Ball, TM, Holberg, CJ, Martinez, FD, et al Exposure to siblings and day care during infancy and subsequent development of asthma and frequent wheeze.N Engl J Med2000;343,538-543. [CrossRef] [PubMed]
 
Strachan, DP Hay fever, hygiene, and number of siblings.BMJ1989;299,1259-1260. [CrossRef] [PubMed]
 
Weiss, ST Eat dirt: the hygiene hypothesis and allergic diseases.N Engl J Med2002;347,930-931. [CrossRef] [PubMed]
 

Figures

Tables

References

Tsao, CH, Chen, LC, Yeh, KW, et al (2003) Concomitant chronic sinusitis treatment in children with asthma: the effect on bronchial hyperresponsiveness.Chest123,757-764. [CrossRef] [PubMed]
 
Topal, B, Özsoylu, Ş Are antibiotics required for the treatment of acute sinusitis in children?Yeni Tip Dergisi2001;18 (suppl),58-60
 
Karadag, A Nasal saline for acute sinusitis [letter].Pediatrics2002;109,165-928
 
Ozsoylu, S. Nose drops at the common cold [letter]. Eur J Pediatr. 1985;;144 ,.:294. [PubMed]
 
Sykes, DA, Wilson, R, Chan, KL, et al Relative importance of antibiotic and improved clearance in topical treatment of chronic mucopurulent rhinosinusitis: a controlled study.Lancet1986;16,359-360
 
Otten, FW Conservative treatment of chronic maxillary sinusitis in children: long term follow up.Acta Otorhinolaryngol Belg1997;5,173-175
 
Stalman, W, van Essen, GA, van der Graaf, Y, et al Maxillary sinusitis in adults: an evaluation of placebo-controlled double blind trials.Fam Pract1997;14,124-129. [CrossRef] [PubMed]
 
Ventura, MT, Di Corato, R, Dagnello, M, et al Latex and amoxicillin-induced asthma.Allergy2000;55,587-588. [CrossRef] [PubMed]
 
Sastre, J, Quirce, S, Novalbos, A, et al Occupational asthma induced by cephalosporins.Eur Respir J1999;13,1189-1191. [CrossRef] [PubMed]
 
Wickens, K, Pearce, N, Crane, J, et al Antibiotic use in early and the development of asthma.Clin Exp Allergy1999;29,766-771. [CrossRef] [PubMed]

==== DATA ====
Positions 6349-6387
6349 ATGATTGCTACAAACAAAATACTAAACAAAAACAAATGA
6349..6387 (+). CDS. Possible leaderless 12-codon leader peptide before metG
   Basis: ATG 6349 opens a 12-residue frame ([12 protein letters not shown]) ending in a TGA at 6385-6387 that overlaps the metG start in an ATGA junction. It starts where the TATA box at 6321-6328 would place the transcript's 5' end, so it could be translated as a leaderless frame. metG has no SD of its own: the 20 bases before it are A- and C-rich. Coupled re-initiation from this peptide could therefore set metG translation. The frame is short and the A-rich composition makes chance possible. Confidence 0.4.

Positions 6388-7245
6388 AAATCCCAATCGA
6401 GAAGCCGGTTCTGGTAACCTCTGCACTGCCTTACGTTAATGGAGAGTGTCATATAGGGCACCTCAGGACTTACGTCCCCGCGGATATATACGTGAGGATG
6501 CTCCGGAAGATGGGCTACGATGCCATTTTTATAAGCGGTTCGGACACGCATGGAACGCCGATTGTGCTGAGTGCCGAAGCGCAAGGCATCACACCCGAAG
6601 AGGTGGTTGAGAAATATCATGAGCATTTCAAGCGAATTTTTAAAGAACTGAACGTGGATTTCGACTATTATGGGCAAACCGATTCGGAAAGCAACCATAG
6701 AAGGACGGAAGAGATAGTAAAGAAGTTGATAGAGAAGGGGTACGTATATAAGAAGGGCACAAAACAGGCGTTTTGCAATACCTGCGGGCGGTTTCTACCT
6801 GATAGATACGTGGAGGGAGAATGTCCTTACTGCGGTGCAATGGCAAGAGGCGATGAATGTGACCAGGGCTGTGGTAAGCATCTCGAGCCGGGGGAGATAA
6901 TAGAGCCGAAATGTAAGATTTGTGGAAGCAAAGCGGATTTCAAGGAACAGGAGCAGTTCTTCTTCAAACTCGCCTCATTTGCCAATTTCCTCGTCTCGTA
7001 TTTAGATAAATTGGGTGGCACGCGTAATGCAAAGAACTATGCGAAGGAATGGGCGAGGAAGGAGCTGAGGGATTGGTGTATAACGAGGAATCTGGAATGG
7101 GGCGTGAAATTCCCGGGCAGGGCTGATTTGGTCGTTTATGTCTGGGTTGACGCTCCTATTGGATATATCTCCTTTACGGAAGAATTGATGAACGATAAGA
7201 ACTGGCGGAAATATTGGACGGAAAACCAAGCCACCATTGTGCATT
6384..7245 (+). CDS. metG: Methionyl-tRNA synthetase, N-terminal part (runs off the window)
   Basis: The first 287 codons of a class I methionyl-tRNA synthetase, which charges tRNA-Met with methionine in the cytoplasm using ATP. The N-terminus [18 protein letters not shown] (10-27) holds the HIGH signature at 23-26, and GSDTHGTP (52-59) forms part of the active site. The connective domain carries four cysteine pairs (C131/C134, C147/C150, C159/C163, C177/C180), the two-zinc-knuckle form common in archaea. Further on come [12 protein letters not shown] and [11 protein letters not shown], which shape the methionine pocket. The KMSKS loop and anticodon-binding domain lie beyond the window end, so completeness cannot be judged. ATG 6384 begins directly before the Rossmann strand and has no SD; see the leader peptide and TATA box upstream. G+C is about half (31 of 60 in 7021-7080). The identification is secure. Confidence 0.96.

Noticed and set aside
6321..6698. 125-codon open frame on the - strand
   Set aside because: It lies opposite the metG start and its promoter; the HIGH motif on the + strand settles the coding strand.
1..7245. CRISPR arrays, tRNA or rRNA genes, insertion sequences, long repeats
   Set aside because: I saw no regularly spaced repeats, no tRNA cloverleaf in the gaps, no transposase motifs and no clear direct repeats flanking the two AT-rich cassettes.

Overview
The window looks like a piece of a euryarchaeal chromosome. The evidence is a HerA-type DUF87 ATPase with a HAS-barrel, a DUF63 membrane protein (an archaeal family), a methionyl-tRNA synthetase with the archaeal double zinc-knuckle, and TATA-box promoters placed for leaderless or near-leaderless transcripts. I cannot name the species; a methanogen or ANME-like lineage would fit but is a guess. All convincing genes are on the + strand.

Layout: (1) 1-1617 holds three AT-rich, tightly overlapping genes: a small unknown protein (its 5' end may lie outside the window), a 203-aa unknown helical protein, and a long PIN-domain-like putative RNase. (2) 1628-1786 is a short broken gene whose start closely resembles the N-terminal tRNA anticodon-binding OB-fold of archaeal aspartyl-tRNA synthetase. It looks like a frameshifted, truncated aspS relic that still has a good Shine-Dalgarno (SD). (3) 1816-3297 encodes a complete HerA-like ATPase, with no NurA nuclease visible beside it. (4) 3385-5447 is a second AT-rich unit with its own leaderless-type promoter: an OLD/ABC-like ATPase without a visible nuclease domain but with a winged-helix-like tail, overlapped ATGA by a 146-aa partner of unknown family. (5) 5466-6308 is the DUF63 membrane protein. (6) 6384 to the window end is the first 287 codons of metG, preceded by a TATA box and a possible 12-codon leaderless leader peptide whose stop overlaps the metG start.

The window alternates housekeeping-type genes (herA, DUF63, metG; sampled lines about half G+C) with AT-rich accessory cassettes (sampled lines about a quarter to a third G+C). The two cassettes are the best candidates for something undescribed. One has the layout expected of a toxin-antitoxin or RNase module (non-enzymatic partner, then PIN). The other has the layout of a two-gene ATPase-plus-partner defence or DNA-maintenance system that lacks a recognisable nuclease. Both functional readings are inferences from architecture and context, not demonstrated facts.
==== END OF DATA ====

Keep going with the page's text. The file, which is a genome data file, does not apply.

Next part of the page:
Tsao, CH, Chen, LC, Yeh, KW, et al Concomitant chronic sinusitis treatment in children with mild asthma: the effect on bronchial hyperresponsiveness.Chest2003;123,757-764. [CrossRef] [PubMed]
 
Oliveria, CAA, Sole, D, Naspitz, CK, et al Improvement of bronchial hyperresponsiveness in asthmatic children treated for concomitant sinusitis.Ann Allergy Asthma Immunol1997;79,70-74. [CrossRef] [PubMed]
 
Rachelefsky, GS, Katz, RM, Siegel, SC Chronic sinus disease with associated reactive airway disease in children.Pediatrics1984;73,526-529. [PubMed]
 
Friedman, R, Ackerman, M, Wald, E, et al Asthma and bacterial sinusitis in children.J Allergy Clin Immunol1984;74,185-189. [CrossRef] [PubMed]
 
Slavin, RG Relationship of nasal disease and sinusitis to bronchial asthma.Ann Allergy1982;49,76-79. [PubMed]
 
Ball, TM, Holberg, CJ, Martinez, FD, et al Exposure to siblings and day care during infancy and subsequent development of asthma and frequent wheeze.N Engl J Med2000;343,538-543. [CrossRef] [PubMed]
 
Strachan, DP Hay fever, hygiene, and number of siblings.BMJ1989;299,1259-1260. [CrossRef] [PubMed]
 
Weiss, ST Eat dirt: the hygiene hypothesis and allergic diseases.N Engl J Med2002;347,930-931. [CrossRef] [PubMed]